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Be your sporting best
Be your sporting best
Each season on the Farm, Stanford athletes receive instruction on improving their athletic performance. BeWell spoke with Brandon Marcello, PhD, Director of Sports Performance, to discuss whether these lessons about peak performance can be applied to the rest of us.
What is sports performance?
Sports performance is what used to be called “strength & conditioning.” While still a ubiquitous term, strength
& conditioning only encompasses two aspects of performance: getting athletes stronger and in better condition. On the other hand, the term sports performance encompasses injury prevention, nutrition, recovery, flexibility, speed, and agility — as well as strength and conditioning.
We are often given conflicting advice on sports training and nutrition. How would you simplify the message?
If any diet or training program sounds too good to be true, then it probably is.
What advice would you give the weekend warrior?
I advise being careful that you don’t overdo it. Activities and regimens should be based upon progressions rather than a “no-gression.” I see many people excited to train, lift, run, work out — and they just do too much too soon. There is nothing wrong with taking it easy; doing too much too soon will not get you “in shape” faster.
What about the parents of a child athlete?
Let kids be kids and let them play as they should. Many of the injuries we see when athletes arrive at college are the result of damage done over prior years, and often resulting from what we call “early specialization” (specializing children in a single sport at a very early age).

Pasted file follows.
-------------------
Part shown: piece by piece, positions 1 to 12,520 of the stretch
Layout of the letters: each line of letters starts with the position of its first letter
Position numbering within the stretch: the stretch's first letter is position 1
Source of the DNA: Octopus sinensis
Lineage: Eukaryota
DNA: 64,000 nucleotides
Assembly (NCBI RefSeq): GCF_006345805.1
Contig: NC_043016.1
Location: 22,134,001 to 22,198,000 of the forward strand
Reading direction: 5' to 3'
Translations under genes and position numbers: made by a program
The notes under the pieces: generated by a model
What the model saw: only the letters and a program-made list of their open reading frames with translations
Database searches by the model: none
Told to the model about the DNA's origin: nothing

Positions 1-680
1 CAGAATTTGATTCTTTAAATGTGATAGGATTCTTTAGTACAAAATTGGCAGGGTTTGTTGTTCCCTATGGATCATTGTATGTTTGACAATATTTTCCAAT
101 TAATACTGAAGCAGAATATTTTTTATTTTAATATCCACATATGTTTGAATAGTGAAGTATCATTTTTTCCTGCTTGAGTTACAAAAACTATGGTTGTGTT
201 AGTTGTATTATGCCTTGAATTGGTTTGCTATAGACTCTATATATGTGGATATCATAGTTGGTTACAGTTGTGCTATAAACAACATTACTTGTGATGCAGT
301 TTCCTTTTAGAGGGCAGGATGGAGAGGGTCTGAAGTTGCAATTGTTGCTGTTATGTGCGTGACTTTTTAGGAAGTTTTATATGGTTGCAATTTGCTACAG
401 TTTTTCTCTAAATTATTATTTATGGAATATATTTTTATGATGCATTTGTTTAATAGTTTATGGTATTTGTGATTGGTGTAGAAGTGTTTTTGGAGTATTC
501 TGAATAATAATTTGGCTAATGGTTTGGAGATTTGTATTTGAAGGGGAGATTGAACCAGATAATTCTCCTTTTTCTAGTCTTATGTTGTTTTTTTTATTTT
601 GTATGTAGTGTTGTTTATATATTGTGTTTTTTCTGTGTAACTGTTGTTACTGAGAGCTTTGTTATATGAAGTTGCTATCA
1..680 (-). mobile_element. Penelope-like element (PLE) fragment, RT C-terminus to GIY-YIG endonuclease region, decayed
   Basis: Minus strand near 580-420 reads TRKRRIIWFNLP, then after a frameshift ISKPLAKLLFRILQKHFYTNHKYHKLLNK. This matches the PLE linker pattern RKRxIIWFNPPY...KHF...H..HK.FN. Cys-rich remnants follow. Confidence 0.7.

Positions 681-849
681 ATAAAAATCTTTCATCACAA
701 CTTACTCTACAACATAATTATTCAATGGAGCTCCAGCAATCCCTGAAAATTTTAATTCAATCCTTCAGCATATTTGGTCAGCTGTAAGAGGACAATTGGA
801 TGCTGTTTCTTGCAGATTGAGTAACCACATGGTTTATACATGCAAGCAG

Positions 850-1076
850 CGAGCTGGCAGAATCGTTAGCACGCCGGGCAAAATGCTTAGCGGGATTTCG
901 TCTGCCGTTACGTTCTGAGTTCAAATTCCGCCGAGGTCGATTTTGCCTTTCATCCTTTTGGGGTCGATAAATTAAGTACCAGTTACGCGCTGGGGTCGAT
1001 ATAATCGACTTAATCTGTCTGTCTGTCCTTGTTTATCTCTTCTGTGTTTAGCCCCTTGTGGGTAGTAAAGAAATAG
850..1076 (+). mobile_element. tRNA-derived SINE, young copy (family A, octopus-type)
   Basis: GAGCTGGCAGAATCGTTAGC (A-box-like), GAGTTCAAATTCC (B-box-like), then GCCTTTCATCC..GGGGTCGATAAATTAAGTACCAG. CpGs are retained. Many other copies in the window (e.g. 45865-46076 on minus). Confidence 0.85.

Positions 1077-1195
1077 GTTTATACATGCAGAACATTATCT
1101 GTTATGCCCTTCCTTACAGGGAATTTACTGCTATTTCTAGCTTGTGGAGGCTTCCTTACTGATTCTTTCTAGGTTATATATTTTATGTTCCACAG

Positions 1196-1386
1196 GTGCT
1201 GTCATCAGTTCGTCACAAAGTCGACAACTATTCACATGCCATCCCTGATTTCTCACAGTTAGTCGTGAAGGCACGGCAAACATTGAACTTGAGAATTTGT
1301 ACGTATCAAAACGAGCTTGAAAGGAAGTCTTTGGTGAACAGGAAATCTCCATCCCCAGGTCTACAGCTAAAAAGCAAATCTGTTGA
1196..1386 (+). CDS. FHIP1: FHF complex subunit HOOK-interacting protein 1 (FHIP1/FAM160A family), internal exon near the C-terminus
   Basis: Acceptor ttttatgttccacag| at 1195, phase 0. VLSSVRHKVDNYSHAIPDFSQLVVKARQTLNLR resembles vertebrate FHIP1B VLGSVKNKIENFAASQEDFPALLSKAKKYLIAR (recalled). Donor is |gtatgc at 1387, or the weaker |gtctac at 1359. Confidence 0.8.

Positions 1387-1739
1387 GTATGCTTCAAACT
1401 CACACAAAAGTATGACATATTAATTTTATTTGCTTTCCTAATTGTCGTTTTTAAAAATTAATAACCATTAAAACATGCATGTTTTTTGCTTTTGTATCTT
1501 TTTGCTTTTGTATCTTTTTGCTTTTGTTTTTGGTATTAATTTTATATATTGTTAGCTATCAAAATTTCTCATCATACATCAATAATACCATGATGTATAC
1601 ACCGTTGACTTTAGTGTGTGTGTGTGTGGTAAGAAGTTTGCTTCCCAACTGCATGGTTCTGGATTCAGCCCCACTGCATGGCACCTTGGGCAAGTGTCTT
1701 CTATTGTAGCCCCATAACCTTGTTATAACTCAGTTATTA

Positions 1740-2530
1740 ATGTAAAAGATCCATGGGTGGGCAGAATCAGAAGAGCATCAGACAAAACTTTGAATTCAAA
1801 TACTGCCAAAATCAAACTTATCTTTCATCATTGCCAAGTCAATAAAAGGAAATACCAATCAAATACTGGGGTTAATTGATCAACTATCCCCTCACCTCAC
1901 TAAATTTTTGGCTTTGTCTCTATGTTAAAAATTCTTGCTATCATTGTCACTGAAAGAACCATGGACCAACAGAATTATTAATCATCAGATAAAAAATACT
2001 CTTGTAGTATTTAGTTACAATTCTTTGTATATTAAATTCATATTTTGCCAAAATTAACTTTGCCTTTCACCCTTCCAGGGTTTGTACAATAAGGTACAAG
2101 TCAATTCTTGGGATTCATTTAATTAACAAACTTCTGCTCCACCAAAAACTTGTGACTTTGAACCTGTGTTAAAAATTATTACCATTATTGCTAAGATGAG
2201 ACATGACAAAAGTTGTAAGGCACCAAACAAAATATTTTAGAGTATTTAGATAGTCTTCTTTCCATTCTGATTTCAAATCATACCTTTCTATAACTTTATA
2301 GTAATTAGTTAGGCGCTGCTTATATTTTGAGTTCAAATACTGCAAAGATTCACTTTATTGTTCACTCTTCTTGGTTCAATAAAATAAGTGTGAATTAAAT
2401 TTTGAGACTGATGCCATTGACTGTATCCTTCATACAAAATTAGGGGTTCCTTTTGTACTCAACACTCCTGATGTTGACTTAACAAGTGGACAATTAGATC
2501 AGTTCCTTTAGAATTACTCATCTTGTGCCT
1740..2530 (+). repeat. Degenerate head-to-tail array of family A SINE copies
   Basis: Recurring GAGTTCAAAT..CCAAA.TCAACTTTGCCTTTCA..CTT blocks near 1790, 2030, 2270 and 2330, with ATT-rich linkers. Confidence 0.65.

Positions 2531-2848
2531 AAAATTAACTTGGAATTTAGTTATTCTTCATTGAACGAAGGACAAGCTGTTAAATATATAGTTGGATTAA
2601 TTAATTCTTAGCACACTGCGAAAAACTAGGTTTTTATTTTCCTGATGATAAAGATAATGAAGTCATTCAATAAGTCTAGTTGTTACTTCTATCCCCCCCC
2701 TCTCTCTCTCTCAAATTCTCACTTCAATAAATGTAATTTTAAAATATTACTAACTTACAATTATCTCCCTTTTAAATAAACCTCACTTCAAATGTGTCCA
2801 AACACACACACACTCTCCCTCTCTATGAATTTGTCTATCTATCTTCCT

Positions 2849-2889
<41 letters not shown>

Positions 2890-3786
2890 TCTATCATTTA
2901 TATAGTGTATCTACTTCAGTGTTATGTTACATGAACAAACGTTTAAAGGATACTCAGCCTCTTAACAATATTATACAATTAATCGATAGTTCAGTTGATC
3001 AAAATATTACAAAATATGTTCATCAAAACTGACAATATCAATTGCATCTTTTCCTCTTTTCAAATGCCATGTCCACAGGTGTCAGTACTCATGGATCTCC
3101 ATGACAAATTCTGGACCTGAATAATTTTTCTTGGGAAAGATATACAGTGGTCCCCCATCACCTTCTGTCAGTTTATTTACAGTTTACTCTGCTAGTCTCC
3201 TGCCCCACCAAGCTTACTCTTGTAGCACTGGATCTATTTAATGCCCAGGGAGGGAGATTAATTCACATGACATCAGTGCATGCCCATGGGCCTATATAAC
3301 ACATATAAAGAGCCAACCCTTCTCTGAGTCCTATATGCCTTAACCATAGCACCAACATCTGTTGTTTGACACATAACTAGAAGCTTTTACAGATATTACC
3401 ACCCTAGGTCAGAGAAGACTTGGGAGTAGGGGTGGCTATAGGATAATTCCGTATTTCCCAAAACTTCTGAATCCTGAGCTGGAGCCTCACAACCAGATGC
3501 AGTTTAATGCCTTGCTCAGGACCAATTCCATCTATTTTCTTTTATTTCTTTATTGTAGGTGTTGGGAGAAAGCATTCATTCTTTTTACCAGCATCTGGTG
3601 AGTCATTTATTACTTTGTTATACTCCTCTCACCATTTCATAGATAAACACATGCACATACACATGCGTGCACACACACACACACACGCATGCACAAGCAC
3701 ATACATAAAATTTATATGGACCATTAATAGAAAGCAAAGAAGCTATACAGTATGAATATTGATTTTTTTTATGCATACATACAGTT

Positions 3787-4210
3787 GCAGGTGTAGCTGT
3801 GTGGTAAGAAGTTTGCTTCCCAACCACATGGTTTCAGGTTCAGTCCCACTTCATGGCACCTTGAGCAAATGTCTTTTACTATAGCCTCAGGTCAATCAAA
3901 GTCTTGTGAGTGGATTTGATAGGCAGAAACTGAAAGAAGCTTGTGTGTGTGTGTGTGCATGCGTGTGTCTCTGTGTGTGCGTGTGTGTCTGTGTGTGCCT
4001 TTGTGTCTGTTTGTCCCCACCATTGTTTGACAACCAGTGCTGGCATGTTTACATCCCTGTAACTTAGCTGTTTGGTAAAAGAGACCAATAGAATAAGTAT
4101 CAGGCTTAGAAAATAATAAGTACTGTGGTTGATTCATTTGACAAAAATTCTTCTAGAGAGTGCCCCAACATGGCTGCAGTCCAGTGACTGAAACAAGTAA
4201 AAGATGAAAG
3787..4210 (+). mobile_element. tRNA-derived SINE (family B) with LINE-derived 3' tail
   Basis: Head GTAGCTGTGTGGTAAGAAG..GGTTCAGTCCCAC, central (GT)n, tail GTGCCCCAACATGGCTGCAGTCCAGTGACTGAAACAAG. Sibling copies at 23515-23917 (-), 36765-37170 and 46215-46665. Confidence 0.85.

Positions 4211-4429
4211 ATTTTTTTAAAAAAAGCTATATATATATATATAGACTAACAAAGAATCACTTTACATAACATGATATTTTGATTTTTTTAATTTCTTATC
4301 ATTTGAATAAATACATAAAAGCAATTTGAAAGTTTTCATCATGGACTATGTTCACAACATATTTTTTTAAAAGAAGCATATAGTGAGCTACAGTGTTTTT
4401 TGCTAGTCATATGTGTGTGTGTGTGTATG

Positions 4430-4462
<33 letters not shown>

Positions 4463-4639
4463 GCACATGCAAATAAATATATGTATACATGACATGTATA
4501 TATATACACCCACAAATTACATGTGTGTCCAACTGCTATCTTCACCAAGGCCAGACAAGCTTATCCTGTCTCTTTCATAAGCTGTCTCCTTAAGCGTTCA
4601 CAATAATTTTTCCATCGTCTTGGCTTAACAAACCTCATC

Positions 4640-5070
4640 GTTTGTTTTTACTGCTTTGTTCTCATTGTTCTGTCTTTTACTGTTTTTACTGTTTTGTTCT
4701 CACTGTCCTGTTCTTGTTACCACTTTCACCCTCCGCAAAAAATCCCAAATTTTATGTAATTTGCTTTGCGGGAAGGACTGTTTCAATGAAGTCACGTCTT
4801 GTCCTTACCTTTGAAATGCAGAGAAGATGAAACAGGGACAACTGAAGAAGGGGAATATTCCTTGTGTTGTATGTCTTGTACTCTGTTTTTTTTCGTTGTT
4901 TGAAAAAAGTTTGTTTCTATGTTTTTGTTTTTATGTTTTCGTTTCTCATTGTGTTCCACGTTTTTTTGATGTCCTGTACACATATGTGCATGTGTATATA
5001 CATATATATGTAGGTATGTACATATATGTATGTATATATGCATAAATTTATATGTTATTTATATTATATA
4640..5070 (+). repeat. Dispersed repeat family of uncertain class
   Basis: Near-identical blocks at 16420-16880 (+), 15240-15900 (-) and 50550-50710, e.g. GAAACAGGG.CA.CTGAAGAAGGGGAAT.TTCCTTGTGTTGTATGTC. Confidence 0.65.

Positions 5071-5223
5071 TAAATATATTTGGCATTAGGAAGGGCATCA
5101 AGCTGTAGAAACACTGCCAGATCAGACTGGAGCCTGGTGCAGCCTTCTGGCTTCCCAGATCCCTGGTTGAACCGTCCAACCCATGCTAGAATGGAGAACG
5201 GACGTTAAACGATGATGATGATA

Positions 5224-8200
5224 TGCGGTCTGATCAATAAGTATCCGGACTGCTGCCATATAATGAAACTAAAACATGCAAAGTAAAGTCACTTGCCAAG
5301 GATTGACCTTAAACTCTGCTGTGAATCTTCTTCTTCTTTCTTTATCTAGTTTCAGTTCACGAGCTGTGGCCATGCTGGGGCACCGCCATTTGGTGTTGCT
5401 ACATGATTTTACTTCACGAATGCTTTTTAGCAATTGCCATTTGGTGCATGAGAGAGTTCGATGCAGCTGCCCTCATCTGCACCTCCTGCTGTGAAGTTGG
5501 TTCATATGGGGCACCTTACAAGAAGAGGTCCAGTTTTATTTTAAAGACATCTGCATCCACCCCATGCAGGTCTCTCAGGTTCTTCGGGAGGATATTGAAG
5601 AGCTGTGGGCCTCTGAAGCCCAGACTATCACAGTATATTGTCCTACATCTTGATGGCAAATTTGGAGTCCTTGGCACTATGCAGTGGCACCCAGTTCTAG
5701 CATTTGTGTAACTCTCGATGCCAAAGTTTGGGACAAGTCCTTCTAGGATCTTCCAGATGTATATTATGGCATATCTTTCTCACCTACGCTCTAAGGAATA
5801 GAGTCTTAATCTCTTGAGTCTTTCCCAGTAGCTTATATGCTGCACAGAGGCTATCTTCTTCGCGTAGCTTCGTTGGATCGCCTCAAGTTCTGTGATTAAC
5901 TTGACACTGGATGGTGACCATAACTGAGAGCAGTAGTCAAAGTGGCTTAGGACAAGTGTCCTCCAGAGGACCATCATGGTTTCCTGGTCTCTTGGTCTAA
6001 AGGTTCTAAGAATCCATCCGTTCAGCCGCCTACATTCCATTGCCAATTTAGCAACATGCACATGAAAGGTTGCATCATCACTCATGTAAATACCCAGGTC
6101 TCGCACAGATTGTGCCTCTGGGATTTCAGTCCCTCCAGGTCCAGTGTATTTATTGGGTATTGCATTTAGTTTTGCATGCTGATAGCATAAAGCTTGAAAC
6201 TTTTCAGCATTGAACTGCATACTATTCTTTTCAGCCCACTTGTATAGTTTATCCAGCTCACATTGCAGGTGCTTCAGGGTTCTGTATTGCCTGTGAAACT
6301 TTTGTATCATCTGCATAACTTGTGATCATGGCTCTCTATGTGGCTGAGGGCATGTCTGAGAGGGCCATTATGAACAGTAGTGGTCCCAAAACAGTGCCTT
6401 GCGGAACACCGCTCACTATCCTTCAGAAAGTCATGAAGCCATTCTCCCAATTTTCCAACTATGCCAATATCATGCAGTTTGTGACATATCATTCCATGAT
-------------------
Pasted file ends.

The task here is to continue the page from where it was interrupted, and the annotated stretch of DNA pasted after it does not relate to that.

How do you advise athletes to eat while on the road?
Advising athletes about proper nutrition begins far sooner than when they hit the road for competition. Rather, nutrition is an educational journey. Just as we gradually develop exercise and training plans, so too do we progressively instill and execute plans for better nutrition. We arm them with tools that they can carry everywhere they go, such as a menu highlighting what to eat or a web-based application providing them with the healthy options at various eateries. In some instances, we help choose restaurants or coordinate with the hotel kitchen to provide meals. Additionally, we can put together snack-packs or provide healthy “bars” for them to have on hand for longer trips.
Eating out on the road can be challenging for athletes and non-athletes alike. What small change would you recommend for people who travel for work?
I advise not playing the elimination game; i.e., deciding “no protein,” “no fat” or “no carbs.” Eating healthier is not defined by removing an entire food category. Instead, consider incorporating a salad with your meal and opt for some veggies. In other words, add some better things rather than just deleting foods.
Are there any supplements you would recommend for peak performance?
Real food will go a long way if you eat a broad variety of healthy foods, such as different types of fruits and vegetables and whole grains. (A whole grain is one in which you can see the grain or parts of the grain.) In addition, I would recommend an omega-3 supplement from an animal source, i.e., fish oil or krill oil. While both omega-3 and omega-6 fatty acids are essential, we typically consume too many omega-6 fatty acids, which can lead to an inflammatory state.
Interview conducted by Julie Croteau and edited by Lane McKenna Ryan.